In the Eastern Conference, we have the Montreal Canadiens and Boston Bruins. Their Goliath, however, is the Pittsburgh Penguins, who are most certainly the favorites to win the Eastern Conference crown. The Pens were impressive in holding off a surging Ottawa Senators team, which showed the skill and will to upset the Stanley Cup champions. And so far, the Pens are proving a tougher opponent for the Habs than the Capitals. I see the Pens and Bruins in the conference finals, with the Pens winning in five or six games.

So… that leaves us with the Chicago Blackhawks and Pittsburgh Penguins in the final. That should please the NHL brass… and make for some exciting hockey.

As for an all Original Six Stanley Cup Final… for those fans who’d love to see it happen, they’ll have to keep waiting and hoping. The best hope just might be a Detroit Red Wings-Toronto Maple Leafs final in two or three years.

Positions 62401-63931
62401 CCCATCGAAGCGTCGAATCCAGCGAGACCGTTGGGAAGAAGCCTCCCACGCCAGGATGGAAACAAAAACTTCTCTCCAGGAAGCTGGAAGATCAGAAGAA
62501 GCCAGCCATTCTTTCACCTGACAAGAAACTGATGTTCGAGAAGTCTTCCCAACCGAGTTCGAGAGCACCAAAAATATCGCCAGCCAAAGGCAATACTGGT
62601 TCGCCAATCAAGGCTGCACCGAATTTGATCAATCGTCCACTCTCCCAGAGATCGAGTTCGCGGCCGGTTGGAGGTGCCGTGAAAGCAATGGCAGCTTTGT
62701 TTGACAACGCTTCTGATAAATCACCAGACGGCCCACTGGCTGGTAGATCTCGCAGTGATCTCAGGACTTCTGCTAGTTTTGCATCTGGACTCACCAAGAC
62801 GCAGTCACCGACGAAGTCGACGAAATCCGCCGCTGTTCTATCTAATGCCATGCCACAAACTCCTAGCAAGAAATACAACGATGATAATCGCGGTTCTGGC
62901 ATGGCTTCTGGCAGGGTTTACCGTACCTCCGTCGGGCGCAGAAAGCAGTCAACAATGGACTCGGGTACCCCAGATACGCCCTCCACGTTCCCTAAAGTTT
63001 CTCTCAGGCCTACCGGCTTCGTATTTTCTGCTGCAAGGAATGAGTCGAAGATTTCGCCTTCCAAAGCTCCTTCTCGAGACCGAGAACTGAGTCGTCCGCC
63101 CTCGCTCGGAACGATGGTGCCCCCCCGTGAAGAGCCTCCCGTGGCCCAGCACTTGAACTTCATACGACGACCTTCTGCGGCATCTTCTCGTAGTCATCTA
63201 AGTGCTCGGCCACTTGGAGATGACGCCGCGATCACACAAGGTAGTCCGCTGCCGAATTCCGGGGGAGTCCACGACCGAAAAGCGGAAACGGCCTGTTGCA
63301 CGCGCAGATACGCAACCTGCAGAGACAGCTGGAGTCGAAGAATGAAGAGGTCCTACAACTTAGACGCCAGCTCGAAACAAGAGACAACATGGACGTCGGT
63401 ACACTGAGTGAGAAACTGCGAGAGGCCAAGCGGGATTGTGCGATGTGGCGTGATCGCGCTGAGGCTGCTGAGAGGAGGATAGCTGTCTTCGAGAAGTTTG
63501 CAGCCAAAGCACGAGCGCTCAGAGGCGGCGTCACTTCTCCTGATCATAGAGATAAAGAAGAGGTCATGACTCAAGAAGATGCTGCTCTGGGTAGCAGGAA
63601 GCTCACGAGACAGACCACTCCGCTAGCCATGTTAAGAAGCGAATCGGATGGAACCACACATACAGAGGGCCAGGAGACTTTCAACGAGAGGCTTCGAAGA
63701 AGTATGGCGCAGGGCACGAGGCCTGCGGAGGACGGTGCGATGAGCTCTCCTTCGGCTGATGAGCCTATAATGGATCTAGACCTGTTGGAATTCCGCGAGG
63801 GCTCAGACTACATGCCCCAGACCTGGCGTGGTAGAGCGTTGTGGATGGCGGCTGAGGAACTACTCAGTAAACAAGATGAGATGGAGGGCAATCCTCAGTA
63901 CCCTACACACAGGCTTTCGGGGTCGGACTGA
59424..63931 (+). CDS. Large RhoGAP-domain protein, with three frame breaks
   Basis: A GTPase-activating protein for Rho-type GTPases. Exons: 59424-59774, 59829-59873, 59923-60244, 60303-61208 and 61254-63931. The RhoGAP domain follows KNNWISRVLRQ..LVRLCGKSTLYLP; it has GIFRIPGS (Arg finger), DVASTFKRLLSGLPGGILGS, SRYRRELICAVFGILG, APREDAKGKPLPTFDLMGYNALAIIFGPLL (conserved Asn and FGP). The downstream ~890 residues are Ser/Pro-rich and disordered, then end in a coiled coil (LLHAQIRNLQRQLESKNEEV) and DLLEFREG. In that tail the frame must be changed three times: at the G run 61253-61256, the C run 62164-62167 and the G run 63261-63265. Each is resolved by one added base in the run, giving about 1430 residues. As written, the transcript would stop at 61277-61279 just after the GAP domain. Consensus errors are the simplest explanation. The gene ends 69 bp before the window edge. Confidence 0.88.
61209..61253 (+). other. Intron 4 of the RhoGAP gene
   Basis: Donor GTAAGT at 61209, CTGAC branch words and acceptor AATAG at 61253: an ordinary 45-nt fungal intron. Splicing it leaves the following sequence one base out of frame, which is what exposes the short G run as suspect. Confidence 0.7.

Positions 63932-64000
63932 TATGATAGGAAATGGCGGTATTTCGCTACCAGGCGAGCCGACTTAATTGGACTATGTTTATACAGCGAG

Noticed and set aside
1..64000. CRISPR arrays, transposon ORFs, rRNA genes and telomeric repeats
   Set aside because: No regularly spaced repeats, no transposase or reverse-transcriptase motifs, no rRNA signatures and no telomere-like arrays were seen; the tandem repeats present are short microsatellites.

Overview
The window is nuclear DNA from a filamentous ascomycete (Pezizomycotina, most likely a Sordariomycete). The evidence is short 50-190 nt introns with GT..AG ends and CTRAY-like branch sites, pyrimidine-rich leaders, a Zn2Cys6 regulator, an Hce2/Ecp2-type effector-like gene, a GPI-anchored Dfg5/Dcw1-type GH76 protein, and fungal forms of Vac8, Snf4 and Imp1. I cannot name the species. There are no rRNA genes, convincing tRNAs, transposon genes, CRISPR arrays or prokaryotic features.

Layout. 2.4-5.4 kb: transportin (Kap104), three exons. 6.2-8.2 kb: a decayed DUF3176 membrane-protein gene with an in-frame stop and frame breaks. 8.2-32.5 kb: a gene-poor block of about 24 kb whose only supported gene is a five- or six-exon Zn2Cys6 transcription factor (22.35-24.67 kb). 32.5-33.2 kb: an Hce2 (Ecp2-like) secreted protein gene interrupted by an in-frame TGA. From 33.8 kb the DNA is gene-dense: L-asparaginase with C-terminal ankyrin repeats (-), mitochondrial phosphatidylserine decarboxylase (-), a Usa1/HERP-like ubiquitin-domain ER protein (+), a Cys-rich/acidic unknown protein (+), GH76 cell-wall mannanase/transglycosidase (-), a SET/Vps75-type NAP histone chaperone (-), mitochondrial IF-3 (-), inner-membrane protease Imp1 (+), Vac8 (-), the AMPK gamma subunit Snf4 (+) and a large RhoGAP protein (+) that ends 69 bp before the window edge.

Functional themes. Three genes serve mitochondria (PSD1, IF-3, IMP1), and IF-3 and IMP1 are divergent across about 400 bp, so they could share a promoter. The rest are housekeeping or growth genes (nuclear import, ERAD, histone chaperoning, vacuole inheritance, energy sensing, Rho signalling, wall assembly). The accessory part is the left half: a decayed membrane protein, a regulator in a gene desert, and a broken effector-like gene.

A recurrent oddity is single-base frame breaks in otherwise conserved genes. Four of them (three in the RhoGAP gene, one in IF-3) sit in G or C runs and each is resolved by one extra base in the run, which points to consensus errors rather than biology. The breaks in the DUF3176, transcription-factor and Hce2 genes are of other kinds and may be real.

I know… I know… Not likely.

Photo credit: cn174 from Flickr

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Second Round Predictions

Once again, just like my first round predictions, I’m late in posting my second round predictions. But here’s what they look like:

How the West Will Be Won:

  • Wings Outlast Sharks: I’m not at all surprised to see the Sharks up by two games. San Jose has a very good team. They are getting secondary scoring for the first time in the playoffs in many years and they seem determined to prove the doubters wrong. That said, I think the Wings will storm back at the Joe and make this series go deep. In the end, I think the Wings will be better prepared to handle a long series.